THE TRADITIONAL END-OF-SESSION legislative crush got a little less intense this year as both branches agreed to extendformal sessions past July 31 due to the coronavirus outbreak.
The extended session will let the Legislature craft a fiscal 2021 budget once more information is known about the economy and federal stimulus money, and continue to address COVID-19-related legislation. It will also let lawmakers finish up some of the work that got delayed by what was essentially a four-month pause in non-COVID-related action.
Because lawmakers appear hesitant to address new, non-COVID issues that were not debated before July 31, there has still been a flurry of legislating this past week, with formal sessions held every day, often continuing late into the evening.
Here are some of the key topics that are still pending.
Prompted by the killing of George Floyd, an unarmed Black man, by a white police officer in Minneapolis, protests against racism and policy brutality broke out across the country, including in Massachusetts.
Both the House and the Senate responded by passing major police reform bills.
Gov. Charlie Baker had proposed creating a centralized system that would standardize police training and license police officers. Officers could be decertified for misconduct.
The House and the Senate expanded on Baker’s bill, but there are major differences between the bodies on several key issues. Among them: whether to change qualified immunity, a legal tenet that shields police officers from civil lawsuits related to misconduct on the job; the role of the attorney general in investigating police misconduct; whether schools should be required to have school resource officers; how to limit the use of facial recognition technology; and whether to reexamine the civil service law.
The House and the Senate both passed versions of a transportation bond bill to fund myriad transportation-related projects on highways, bridges and public transit. But only the House supports raising more revenue – including increasing the gas tax – to pay for transportation projects in the current economic climate.
Without new revenues, key House leaders say they will cut the size of the Senate’s $17 billion plus bond bill. The bill remains in conference committee.
Both the House and the Senate passed different versions of an economic development bill.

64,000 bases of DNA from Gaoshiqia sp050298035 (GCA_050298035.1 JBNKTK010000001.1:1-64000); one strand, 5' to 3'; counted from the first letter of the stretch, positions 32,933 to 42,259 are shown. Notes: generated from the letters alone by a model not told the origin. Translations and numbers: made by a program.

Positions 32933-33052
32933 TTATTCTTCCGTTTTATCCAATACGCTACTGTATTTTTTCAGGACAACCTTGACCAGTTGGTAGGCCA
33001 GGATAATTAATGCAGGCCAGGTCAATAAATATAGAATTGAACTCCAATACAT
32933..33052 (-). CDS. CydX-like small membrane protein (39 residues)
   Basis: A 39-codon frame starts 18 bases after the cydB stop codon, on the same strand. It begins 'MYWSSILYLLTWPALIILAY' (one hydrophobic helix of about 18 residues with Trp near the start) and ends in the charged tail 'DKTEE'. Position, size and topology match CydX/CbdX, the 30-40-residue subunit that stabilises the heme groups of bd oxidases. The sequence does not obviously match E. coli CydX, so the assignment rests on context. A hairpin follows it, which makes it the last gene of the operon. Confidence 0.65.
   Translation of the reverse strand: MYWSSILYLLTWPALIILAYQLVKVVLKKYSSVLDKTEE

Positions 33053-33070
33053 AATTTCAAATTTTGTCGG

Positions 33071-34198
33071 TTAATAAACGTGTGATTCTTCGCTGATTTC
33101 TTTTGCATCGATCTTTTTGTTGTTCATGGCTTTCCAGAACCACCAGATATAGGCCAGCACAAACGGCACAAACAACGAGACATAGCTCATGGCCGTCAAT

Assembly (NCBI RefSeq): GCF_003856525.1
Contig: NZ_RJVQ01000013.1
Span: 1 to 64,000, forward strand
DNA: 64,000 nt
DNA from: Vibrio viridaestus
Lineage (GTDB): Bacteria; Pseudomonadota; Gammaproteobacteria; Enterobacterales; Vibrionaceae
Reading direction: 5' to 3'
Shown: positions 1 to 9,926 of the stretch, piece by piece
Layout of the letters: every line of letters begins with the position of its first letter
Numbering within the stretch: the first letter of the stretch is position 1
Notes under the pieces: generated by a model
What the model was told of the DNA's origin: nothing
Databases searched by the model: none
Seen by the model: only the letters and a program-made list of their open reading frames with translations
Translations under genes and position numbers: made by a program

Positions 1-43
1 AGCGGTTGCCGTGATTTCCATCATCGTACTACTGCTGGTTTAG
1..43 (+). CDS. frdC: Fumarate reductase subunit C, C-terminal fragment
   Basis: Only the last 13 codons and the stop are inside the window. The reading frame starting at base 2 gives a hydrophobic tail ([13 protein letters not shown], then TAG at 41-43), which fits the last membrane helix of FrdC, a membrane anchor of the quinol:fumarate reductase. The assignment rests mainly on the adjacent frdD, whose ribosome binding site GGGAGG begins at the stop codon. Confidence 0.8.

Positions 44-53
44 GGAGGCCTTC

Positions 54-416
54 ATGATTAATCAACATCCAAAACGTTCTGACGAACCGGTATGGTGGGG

This bill, a version of which is passed every session to fund job-creating projects and initiatives, traditionally becomes a Christmas tree of local earmarks, as lawmakers try to get district projects funded. This year, the bill will be particularly important with double-digit unemployment and many business sectors, like restaurants and cultural institutions, hard-hit by COVID-19-related closures.
But this year’s bill also goes much farther than funding economic development initiatives and incorporates a wide range of policy changes.
The House version would legalize sports betting. The Senate version would not.
Both bodies included a version of Baker’s Housing Choices bill, which would change local approval thresholds for certain zoning decisions from a supermajority of the governing body to a majority – despite the anger of advocates who say it does not do enough to incentivize affordable housing and protect tenants.
The Senate incorporates a “bill of rights” for student loan borrowers, authorizes more offshore wind development, lets farmer brewers and distillers sell alcoholic drinks at farmers’ markets, lets hemp be grown on agricultural preservation land, and reduces regulations on hair braiders.
The House bill would require a report on the status of the Region C casino, create a statewide Office of Rural Policy, diversify the investments of the state pension fund and create a commission to examine the local newspaper industry.
This bill could also provide a vehicle to approve a deal reached between craft brewers and beer distributors to resolve a years-long dispute over when a brewer can sever ties with their distributor.
The Legislature this week passed a three-month interim budget, to fund state operations through October 31. As of Friday afternoon, it was awaiting Baker’s signature.